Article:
I had the great fortune to not work for all of 2017. I was able to take time to disconnect and eventually, relax. What was interesting, was that it took four months for the phrenetic energy in my head to slow down so I didn’t feel like I was supposed to be doing something else.

By month five, the guilt I felt for picking my daughter up from school earlier than in past years, at 3:30 instead of 5:00, dissipated.

By month eight I was in love with not rushing all the time and being able to investigate what really fascinated me. It was at this point I committed to never rush again. I drew up a plan of how I could make this idea of not rushing a reality.

The challenge with simply implementing a not rushing policy is you might not accomplish a lot. I still wanted to make shit happen, I just didn’t want to feel like my pants were on fire all the time. I set out to create a strategy where I could get more done than the average person every week, while working fewer hours.

Here are the four things I’ve put in place to ensure I don’t ever feel rushed again.

Here are the four things I’ve put in place to ensure I don’t ever feel rushed again.

1. Scheduling The Non-Negotiables

There is a finite number of hours in each week, that, I’m sure does not come as a surprise to you. The problem is we don’t put enough thought into determining what are the right things we should be doing during those limited hours, then prioritizing those things with zero negotiation around execution.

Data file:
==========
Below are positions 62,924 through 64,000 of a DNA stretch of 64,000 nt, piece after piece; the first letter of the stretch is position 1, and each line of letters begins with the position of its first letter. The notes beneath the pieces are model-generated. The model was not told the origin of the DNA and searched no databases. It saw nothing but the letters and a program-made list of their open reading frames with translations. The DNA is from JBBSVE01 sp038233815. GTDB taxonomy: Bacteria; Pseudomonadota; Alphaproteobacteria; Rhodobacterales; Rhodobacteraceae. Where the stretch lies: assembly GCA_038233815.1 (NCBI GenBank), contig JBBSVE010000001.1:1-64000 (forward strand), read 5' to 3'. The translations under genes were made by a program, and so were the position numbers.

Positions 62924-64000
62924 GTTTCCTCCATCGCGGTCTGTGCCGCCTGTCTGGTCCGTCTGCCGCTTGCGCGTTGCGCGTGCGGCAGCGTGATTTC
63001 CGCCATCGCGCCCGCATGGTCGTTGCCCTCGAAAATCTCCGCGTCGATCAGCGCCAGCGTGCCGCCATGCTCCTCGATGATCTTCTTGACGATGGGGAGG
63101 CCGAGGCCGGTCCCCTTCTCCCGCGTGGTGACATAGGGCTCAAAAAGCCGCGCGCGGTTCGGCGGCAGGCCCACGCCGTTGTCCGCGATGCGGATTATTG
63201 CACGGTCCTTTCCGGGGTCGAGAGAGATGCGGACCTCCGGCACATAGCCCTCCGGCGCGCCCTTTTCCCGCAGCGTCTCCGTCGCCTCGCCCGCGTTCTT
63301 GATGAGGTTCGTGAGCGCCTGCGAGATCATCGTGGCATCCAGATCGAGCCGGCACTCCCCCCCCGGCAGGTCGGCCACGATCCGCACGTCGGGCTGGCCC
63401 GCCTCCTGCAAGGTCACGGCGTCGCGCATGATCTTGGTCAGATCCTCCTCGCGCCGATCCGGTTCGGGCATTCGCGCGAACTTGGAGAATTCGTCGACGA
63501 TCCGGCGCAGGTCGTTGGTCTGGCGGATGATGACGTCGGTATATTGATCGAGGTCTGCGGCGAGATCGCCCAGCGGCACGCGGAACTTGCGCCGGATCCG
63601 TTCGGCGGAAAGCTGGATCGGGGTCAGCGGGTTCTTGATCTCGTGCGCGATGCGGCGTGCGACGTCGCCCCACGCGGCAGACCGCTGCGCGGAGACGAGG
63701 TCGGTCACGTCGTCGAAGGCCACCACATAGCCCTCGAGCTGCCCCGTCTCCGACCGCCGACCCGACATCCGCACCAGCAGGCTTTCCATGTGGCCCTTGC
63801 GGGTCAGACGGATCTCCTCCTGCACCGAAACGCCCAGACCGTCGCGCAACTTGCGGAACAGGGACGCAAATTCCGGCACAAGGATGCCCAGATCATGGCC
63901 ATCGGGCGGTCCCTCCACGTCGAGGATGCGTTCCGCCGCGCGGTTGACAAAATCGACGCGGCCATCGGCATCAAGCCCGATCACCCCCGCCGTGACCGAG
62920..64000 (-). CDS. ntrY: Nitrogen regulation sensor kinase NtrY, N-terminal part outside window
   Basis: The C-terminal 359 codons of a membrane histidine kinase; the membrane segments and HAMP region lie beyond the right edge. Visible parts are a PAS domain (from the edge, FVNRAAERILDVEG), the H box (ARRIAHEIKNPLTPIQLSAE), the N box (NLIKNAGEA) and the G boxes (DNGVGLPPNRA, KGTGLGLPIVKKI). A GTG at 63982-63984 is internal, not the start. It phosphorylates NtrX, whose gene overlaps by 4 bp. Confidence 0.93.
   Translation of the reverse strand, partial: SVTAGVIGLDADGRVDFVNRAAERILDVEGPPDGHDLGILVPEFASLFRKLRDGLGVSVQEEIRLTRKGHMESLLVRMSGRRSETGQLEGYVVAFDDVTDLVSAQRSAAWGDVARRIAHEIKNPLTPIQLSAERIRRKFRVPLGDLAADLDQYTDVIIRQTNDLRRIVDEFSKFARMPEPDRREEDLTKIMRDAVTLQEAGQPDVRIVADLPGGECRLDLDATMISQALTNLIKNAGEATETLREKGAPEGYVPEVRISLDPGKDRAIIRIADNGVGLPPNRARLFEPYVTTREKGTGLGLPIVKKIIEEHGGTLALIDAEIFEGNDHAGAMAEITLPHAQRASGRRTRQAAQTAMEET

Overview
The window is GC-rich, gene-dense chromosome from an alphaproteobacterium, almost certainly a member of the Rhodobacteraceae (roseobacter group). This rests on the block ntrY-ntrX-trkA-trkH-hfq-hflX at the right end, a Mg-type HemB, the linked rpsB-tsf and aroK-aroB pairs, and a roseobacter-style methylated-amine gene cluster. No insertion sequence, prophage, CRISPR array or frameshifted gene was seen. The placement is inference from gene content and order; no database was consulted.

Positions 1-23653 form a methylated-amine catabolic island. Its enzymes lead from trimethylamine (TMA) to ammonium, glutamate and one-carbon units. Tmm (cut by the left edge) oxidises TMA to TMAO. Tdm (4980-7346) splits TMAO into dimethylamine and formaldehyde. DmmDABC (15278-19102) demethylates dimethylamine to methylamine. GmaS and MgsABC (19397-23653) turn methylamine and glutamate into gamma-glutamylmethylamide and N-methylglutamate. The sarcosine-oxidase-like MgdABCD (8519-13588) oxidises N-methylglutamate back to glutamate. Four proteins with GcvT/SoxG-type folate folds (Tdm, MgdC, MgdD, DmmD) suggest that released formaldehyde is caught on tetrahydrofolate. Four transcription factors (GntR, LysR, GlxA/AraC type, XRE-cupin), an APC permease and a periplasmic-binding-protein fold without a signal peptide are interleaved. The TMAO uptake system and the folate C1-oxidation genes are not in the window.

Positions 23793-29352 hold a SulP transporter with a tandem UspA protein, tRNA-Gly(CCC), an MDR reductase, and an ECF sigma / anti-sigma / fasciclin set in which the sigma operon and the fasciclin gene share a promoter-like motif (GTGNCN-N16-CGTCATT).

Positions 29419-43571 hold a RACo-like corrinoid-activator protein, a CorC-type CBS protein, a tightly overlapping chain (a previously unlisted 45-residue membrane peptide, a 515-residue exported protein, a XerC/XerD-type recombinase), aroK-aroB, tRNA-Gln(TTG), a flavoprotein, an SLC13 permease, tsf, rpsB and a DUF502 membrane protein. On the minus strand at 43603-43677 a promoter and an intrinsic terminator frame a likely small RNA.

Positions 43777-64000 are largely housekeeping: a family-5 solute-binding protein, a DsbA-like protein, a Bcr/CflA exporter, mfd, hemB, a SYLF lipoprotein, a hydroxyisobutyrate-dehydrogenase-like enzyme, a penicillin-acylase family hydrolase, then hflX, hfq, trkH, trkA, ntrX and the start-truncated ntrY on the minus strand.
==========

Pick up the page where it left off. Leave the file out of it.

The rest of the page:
Let me explain further.

The first thing I did was open my calendar and fill the non-negotiable slots.

Family time – there is no getting around the childcare, the driving to and from school, the after school activities etc.

The Winslowe times get slotted first along with weekly family meals such as Tantalizing Tuesdays where Winslowe and I cook for Meg.

Next up from a priority stand point is health. I’m a firm believer in what gets scheduled gets accomplished so all my fitness goes into my calendar next.

With the non-negotiables in place I started to think about how I would spend my time working on Vegan Labs and my passion project, The Veginning Magainze. I realized that before I started slotting in work time I had to think about what had stood in my way previously, why did I always feel rushed and why did I always feel the list of things to do was insurmountable? That’s where number two comes in

2. Concentration – Shutting Down Channels That Distract Me

In order to determine what matters I examined first what didn’t matter and in turn I labeled these things distractions. It was essential to be able to concentrate for long periods of time without distraction in order to reach my goal of doing more in less time.

Email doesn’t matter, it’s a tool that I consciously chose to own. Whereas in the past it had owned me. Whether a browser tab or an application, it does not need to be open all the time. A simple concept right? But one that takes guts to implement.  When I do have my email open and I don’t want to be distracted, I use Boomerang to pause my inbox  so I can still send messages and search, but not receive.